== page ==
9. & 10. These boat owners used stopper-knot mooring for cleats. We found both of these dubious cleat arrangements in the same marina, where apparently rope costs so much that local boaters can’t afford the extra 24 inches of rope required to properly hitch to a cleat. One boat came loose a few days after this photo was taken. The other, we generously cut (and replaced with a longer rope) during a high tide, since it could not be released and the line was starting to pull the boat over, overloading the boat cleat.

11. Before a tropical storm, we watched this boat owner dutifully double up his lines to this rotten piling, which predictably failed.

The right way

There are many ways to secure your boat to a dock, depending on the circumstances, but they all have a few things in common:

Chafe Guards: Many things work-from commercial guards (see PS July 2011 and October 2012 online) to hose to webbing to special coatings (see PS March 2015 online). Weve seen short lengths of chain used on concrete docks. What matters is that the chafe protection is inspected and is in the right place.

Chock angle: The line should not turn more that 30 degrees at the exit. Better yet, cleats should be located and deck edges designed such that chocks are not needed.

Splices: Protect splices with chafe gear where needed. The throat is particularly vulnerable on the side where the cover enters the line, since the cover is often 100-percent load bearing in that location. (The core may be buried, but generally not far enough to carry load.)

Length: Lines should be long enough for any possible tide, using crossing patterns as needed. The line must not snag on anything while rising and falling.

Dont tie to winches: A lot of boaters ignore this advice. Some books even advise to do it. However, do you really want to load the pawls every few seconds, all day and all night, all year? Add a midship cleat, if that is what you need.

Spring lines: Spring lines (see PS June 2016 online) greatly reduce motion and make it possible to position the boat accurately while using long, crossed bow and stern lines. They also reduce forces and provide redundancy against failure.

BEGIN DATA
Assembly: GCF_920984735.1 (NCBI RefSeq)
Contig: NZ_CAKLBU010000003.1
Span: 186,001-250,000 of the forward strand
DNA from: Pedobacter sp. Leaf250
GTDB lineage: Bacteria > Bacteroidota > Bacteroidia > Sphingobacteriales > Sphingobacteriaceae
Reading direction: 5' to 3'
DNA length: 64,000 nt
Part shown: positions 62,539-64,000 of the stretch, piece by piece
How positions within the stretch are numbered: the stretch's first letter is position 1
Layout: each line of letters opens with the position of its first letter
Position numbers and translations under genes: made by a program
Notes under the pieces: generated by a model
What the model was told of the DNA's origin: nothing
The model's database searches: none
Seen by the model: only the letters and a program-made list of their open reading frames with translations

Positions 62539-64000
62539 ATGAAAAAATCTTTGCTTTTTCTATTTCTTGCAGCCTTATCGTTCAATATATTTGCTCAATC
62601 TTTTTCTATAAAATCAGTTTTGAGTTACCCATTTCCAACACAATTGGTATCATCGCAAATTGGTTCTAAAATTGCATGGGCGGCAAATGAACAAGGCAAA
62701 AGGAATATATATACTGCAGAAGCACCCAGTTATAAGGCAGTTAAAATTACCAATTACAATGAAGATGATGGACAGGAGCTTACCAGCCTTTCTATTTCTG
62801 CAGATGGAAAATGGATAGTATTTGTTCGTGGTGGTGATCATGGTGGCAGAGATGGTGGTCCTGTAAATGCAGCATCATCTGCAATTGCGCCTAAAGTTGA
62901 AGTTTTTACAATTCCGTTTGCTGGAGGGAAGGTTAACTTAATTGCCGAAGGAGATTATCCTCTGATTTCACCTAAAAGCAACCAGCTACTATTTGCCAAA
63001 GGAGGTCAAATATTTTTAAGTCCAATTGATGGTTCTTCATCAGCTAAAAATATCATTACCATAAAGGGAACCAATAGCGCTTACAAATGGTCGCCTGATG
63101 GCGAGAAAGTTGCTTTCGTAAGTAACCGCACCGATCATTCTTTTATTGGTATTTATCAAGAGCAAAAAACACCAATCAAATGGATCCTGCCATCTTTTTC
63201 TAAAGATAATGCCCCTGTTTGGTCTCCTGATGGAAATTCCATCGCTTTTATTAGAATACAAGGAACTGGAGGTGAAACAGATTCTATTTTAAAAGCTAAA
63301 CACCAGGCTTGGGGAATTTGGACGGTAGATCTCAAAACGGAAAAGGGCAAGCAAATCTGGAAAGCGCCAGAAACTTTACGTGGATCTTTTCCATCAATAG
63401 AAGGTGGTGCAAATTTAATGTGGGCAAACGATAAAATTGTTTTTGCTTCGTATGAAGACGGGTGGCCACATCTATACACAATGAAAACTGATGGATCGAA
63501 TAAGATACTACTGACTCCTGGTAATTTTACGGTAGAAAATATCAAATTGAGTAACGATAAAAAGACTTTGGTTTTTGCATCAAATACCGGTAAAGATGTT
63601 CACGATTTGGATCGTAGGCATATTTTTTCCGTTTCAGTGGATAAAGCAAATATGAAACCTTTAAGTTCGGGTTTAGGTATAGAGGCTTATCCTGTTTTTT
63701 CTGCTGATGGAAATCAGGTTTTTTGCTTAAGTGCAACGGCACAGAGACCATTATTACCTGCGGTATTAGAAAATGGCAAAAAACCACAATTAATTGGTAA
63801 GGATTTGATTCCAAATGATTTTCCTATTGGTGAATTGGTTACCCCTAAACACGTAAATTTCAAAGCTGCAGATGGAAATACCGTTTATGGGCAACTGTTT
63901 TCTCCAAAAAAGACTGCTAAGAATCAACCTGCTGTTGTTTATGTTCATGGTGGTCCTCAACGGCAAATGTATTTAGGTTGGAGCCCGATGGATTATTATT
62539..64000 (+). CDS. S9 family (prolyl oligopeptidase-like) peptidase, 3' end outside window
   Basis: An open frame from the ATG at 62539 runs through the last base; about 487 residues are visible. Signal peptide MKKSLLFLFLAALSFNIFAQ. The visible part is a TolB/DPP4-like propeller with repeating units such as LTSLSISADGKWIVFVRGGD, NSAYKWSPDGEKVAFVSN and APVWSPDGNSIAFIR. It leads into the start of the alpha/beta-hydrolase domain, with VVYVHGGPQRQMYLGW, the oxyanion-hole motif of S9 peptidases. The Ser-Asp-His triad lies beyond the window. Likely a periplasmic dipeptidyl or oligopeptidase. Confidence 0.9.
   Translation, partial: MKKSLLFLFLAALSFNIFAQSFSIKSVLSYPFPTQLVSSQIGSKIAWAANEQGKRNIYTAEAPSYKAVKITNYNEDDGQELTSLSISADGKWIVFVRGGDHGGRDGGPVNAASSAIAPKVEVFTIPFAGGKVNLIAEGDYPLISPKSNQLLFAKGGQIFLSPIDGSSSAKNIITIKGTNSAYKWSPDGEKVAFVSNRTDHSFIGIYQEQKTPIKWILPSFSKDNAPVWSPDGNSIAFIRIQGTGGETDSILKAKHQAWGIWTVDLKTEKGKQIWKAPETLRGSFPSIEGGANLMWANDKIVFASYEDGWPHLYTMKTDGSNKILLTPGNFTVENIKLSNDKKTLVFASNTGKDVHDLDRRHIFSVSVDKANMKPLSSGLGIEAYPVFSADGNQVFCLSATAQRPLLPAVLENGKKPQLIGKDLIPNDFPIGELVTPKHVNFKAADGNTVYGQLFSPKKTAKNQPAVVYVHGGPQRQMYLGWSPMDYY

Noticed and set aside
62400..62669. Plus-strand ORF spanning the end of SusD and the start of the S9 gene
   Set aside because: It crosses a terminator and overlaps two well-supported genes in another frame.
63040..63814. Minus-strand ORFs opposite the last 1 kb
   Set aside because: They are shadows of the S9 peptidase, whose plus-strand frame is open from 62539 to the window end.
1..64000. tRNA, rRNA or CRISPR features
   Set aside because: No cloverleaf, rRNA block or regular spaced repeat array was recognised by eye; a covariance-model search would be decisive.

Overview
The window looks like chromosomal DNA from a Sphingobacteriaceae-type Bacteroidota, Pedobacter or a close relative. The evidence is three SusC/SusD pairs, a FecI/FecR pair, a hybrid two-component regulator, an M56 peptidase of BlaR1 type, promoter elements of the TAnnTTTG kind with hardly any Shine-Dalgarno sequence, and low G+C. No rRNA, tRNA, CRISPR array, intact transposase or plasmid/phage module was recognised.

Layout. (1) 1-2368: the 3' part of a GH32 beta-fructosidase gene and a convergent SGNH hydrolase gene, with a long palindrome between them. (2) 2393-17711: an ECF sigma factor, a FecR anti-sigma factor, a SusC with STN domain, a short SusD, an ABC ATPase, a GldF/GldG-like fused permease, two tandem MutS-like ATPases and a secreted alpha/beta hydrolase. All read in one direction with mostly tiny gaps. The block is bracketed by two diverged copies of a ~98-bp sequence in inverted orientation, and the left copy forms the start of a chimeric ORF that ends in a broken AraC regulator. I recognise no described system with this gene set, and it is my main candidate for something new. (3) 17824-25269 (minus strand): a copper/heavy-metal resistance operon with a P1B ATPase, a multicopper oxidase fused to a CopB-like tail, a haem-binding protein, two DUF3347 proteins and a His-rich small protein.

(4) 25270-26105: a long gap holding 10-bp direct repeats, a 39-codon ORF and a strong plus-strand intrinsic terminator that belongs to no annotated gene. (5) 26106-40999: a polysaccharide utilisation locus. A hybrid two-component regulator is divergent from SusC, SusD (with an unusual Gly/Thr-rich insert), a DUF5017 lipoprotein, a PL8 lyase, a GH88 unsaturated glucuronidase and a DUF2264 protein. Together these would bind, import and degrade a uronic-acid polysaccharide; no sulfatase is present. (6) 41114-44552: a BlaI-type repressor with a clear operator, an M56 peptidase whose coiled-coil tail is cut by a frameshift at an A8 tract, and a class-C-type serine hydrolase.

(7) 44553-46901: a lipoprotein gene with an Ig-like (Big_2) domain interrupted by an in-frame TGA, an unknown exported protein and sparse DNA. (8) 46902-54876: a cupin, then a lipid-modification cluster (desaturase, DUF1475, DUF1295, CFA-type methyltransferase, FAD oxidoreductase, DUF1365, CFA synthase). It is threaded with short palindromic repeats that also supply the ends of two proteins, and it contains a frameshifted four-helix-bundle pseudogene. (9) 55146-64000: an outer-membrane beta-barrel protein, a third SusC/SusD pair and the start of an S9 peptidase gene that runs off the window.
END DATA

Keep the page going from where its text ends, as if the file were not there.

Fenders and fender boards: A whole article could be written about the advantages of fender boards. Using a fender board ensures the fenders can’t get trapped above or below the dock, or be pushed out of place.

If you are planning to leave your boat for a long period, or are preparing for storm season, consider spending a few nights on the boat in the slip, observing how it moves through the tide cycle and with different wind directions.

Practical Sailor has been independently testing and reporting on marine products for serious sailors for more than 45 years. Supported entirely by subscribers, Practical Sailor accepts no advertising or any form of compensation from manufacturers whose products we test. Testing is carried out by a team of experts from a wide range of fields including marine electronics, marine safety, marine surveying, sailboat rigging, sailmaking, engineering, ocean sailing, sailboat racing, and sailboat construction and design. This diversity of expertise allows us to carry out in-depth, objective evaluation of virtually every product available to serious sailors. Practical Sailor is edited by Darrell Nicholson, a long-time liveaboard sailor and trans-Pacific cruiser with more than three decades of experience as a marine writer, photographer, boat captain, and product tester. Before taking on the editor’s position at Practical Sailor, Darrell was the editor of Offshore magazine, a boating-lifestyle magazine serving the New England area. Darrell has won multiple awards from Boating Writer’s International, including the Monk Farnham award for editorial excellence. He holds a U.S. Coast Guard 100-ton Master license and has worked as a harbor pilot and skippered a variety of commercial charter boats.